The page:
The impact of short selling on the market
How strongly short selling affects the market is disputed among experts. Some scientists do not see any impact of short selling on the market.
However, critical voices assume that short sellers are deliberately trying to squeeze the prices of the positions they hold short in order to maximize their profits.
The critics of short selling, therefore, assume that large investors, for example, deliberately spread false reports about companies, so that the stock price falls. Short positions, for other experts, are important correctives in the market as they prevent upward price rises.
The origin of short sales
The history of short selling dates back to 1602. At that time, a Dutch trader invested in and acquired shares in a Dutch trading company. Due to political and economic constraints, the company was unable to pay dividends seven years later.
Thus, the dealer Issac Le Maire decided to sell more shares in the trading company than he actually owned. In this way, he wanted to compensate for the dividend loss. This was the first time in history a short sale has been completed.
Initially, short selling on the stock exchanges was banned, but in the long run this form of stock speculation continued. A big break for the short selling trade took place in the wake of the global economic crisis in the late 1920s. Thus, short selling on falling prices in the US were prohibited. The ban was maintained until 2007.
In the same year and in subsequent years, short selling has again played a tragic role in the global financial crisis. Not least because of this, this form of securities trading is still controversial.
the market participants
The short sellers group is usually divided among the following market participants:
- Private Investors : Private investors can place or participate in short selling via brokers or other stock traders. They use short sales to minimize their risk of loss or to optimize their profits.
- Large Institutions : Large institutions often use short selling to smooth other stock exchanges.
- Hedge Funds : Hedge funds traditionally use short selling to maximize returns.
These providers lend stocks for short sales
Typically, large pension funds lend to short-selling stocks. You will receive a fee from the short sellers. These fees provide additional profits for these funds.
Availability of the shares
The precondition for lending stocks is above all that the shares in question are available. Thus, short selling always depends on existing shares.
This is how the transaction is handled
Short sales can take place via different players.
- Broker : If a broker is used for short selling, sells or buys shares on behalf of the client.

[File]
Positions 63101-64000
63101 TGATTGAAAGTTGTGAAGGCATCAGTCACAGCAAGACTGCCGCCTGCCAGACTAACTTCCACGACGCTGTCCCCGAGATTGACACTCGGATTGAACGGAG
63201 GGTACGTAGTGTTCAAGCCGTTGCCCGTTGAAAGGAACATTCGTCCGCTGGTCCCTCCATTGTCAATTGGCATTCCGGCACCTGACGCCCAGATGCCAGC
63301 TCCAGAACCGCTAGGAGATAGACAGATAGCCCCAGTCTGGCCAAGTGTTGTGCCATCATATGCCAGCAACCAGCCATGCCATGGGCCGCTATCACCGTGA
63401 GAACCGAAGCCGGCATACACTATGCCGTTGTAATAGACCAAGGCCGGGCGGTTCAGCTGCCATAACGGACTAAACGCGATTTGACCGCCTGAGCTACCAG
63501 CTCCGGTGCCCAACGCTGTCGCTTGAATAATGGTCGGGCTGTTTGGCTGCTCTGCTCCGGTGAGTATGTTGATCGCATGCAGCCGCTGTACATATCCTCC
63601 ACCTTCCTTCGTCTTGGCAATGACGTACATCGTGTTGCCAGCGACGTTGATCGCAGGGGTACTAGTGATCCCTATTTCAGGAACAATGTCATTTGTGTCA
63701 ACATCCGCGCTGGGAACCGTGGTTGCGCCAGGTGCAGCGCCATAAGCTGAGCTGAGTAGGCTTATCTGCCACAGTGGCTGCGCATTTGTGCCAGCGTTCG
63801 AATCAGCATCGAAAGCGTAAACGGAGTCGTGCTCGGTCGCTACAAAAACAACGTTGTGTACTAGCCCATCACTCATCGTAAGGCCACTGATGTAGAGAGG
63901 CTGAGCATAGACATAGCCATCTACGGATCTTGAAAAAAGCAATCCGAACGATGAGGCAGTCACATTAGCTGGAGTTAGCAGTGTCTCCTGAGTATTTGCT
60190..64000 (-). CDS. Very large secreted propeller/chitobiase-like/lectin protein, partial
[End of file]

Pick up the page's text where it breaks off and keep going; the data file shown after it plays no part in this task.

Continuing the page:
- CFD : Short sales can be made in the form of contracts for difference.
- Broker : Brokers can also be used to place short sales. In Germany, for example, there are the brokers Cortal Consors, Lynx or OnVista Bank, through which short sales can be processed.
Risk and return
Short selling is associated with high risk for investors. They are among the speculative securities trades as falling prices are set.
Anyone who invests capital in short sales runs the risk of total loss. A short seller can even make further losses if, for example, the prices did not fall, but rose massively.
Such a “short squeeze” occurred in 2008, when the VW share rose above average because Porsche had announced that it would take over Volkswagen. Short sellers, who at that time had bet on a falling price at VW, now had to deliver their share packages at a significantly higher price.
Every short sale is a kind of “bet” on falling prices. Thus, the risk of profit or loss depends heavily on the performance of the company or the price. Most factors cannot be influenced by investors.
When investing in short sales, investors must also consider that many fees are due. For example, they have to pay the broker or broker and interest on the borrowed underlying assets.
The profit from the short sale must first cover all these costs until the investor actually benefits from the sale. For this reason, short selling usually requires a higher level of risk right from the start in order to make any profit. At the same time, risk increases the risk of losses.
Dividends and short selling
Some investors try to short sell on the dividend record date. They assume that the stock of a company will decline on the day of payment of the dividend.
As a rule, the stock is then listed minus the dividend paid per share. A bet on falling prices seems very safe in this case. However, a shareholders’ meeting can also bring positive company news in addition to the dividend payment.
These provide for a strong price increase, which goes beyond the deducted dividend. In this case, the short seller would even make a loss. For this reason, the strategy of using short selling on the dividend record date is not recommended.
Minimize risks by type of coverage
In Germany, only covered short sales may be carried out. In this way, the risk of loss is minimized in advance. The cover is usually provided by securities lending or a securities repurchase agreement. The securities are first transferred to the short seller.
In addition, short sales can also be covered by call options, same-day coverage or derivatives.